ert nt
picture: parisiennes with a green tea cream filling

(submitted by Yolanda)

(photos by Sir Oliver)

If I am correct, and I always am, choux means “carrot” in French.

(Sir Oliver: it actually means cabbage. They were named that because they puff up in the oven like a ball of cabbage)

Yes, I know that!

The Parisienne is a distant cousin (twice removed) of her better known relatives, the choux puff, the profiterole, and the ecclair. The ecclair is long and has a glossy chocolate coat, but to be honest I can’t differentiate between the other two. For the sake of simplicity, these are Parisiennes.

makes 20


The Choux Pastry

  • 90 grams of butter or margarine
  • 250 ml of water
  • 125 grams of flour
  • 5-6 eggs

The Custard Cream

  • 500 ml of milk
  • 5 egg yolks
  • 100 grams of sugar
  • 20 grams of flour
  • 20 grams of cornstarch
  • 2 tablespoons of butter
  • vanilla essense. (alternatively use rum, brandy or kirsch. You can also change the flavor by using chocolate, cocoa, instant coffee granules, powdered green tea, black tea, etc.)


  1. Make the cream first. Heat the milk in a saucepan until hot, but not boiling. In a separate bowl, mix the egg yolks and sugar with a whisk until well combined. add the sifted flour and cornstarch and whisk until well combined.
  2. Mix the hot milk well with the egg mixture. you may want to add a little of the hot milk at a time to the bowl, slowly mixing every time, then returning it all back into the saucepan. Cook over a medium heat, being careful not to burn the liquid. Continue mixing until the liquid thickens, then lower the heat. cook until the custard is ready, then turn off the heat and add the butter.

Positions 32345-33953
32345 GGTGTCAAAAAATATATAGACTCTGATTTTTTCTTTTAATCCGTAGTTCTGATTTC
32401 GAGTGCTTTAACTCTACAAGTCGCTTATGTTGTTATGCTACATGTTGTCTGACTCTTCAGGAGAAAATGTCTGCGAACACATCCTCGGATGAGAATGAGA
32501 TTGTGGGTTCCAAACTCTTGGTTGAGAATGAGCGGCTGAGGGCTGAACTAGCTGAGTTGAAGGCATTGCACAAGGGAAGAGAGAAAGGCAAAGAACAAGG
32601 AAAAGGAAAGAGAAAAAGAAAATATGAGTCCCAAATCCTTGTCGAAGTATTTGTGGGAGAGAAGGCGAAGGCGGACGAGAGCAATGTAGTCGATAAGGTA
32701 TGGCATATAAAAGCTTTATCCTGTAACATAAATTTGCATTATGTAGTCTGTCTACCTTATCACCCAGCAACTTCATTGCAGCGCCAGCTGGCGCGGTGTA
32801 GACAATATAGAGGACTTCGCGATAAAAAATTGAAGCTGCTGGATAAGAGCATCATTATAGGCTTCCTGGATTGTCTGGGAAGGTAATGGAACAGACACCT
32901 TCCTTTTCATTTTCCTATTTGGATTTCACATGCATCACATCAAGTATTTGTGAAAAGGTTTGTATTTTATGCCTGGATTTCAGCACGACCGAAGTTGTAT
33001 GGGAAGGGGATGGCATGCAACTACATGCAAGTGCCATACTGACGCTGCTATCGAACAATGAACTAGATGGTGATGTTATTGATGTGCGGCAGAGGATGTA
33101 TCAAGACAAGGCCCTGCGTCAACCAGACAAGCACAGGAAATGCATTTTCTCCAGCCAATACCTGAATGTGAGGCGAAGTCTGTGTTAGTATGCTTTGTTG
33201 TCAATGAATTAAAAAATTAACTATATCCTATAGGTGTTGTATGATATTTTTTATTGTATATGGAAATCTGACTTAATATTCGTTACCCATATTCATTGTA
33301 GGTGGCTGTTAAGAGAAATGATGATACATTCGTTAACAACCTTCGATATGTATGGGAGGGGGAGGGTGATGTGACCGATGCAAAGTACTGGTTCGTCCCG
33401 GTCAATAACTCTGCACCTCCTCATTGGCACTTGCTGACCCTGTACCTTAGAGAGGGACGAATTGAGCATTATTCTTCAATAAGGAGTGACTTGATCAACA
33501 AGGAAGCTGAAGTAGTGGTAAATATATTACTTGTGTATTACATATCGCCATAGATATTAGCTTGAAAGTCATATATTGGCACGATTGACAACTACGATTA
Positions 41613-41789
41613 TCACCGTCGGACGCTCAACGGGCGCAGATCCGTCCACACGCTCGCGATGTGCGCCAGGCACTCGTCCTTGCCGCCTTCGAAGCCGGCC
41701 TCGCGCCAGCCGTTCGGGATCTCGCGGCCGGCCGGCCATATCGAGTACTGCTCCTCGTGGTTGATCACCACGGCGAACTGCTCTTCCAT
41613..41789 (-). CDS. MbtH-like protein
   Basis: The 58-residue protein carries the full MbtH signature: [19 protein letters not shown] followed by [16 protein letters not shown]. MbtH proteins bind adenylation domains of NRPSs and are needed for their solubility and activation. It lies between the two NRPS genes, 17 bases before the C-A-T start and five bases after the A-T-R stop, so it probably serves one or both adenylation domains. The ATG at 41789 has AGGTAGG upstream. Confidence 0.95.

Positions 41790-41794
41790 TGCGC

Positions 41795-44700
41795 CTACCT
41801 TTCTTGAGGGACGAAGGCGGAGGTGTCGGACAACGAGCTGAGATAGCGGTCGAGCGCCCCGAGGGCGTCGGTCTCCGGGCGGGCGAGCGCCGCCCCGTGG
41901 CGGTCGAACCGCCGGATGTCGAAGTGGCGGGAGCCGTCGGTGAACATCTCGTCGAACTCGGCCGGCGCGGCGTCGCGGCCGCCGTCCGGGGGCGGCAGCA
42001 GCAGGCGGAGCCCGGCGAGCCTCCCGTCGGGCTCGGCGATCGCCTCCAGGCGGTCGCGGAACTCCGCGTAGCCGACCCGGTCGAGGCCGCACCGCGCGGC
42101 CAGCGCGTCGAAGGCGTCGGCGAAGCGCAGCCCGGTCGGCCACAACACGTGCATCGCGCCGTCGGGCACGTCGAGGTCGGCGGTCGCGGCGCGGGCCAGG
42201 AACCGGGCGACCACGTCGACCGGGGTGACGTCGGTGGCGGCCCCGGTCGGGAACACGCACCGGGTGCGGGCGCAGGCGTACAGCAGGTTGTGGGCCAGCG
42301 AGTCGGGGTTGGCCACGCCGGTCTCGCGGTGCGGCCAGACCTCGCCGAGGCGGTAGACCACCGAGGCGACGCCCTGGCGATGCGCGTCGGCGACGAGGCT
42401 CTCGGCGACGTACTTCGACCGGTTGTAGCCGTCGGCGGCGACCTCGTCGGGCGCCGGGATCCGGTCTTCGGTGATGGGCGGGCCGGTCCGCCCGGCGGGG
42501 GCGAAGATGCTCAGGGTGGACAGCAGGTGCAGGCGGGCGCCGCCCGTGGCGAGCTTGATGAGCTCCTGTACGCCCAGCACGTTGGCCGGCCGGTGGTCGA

3. Let the custard cool in a shallow dish. Cover the surface with clingfilm to prevent a skin forming. Once the cream is cooled, add the vanilla essense, rum, or brandy. (Note: If you want vanilla flavvored, add just a few drops of the essense once the cream has cooled, as the heat makes the essense taste bitter. You can, of course, use a vanilla pod if you have one. If you plan to make a chocolate, coffee, or green tea filling, add the instant coffee, cocoa, chocolate pieces, or tea powder while still hot. You can add the essences or liquors once the cream has cooled)

If making several different flavours, you can divide them into piping bags. Seal the piping end with a rubber band as shown so the cream will not seem out when you are piping it.






Seal the other end once the bag is filled and pop the piping bag into the fridge. If you don’t have piping bags, you can just cut the puffs open and spoon the cream in.

4. Make the pastry. Pour the water into a saucepan and heat it with the butter until it begins to boil. Turn off the flame and add all the sifted flour at once. mix with a wooden spoon until combined. It will be a bit lumpy at first, but if you mix it well it’ll combine just fine.


5. Return the paste to a middle heat. The paste should form a soft yellow ball. Stir over the flame for two-three minutes than remove from heat.


6. Break five eggs into a separate bowl and mix well. Mixing vigorously with a whisk or wooden spoon to combine between installments, add the egg to the paste. the result should be a glossy yellow mixture that drops in streaks from a wooden spoon. Add the sixth egg is the mixture seems too thick.


7. Pour the thick mixture into a piping bag and let the ball of choux bubble up under the nozzle as shown on a greased baking tray. You can also use a spoon. Remember that the tray must be greased evenly or the choux will stick. Otherwise use a cookie sheet.


8. Bake at 190 C for 12 minutes and turn onto a wire rack to cool. Once cool, pipe with cream or cut open and spoon the cream in. Chill and serve.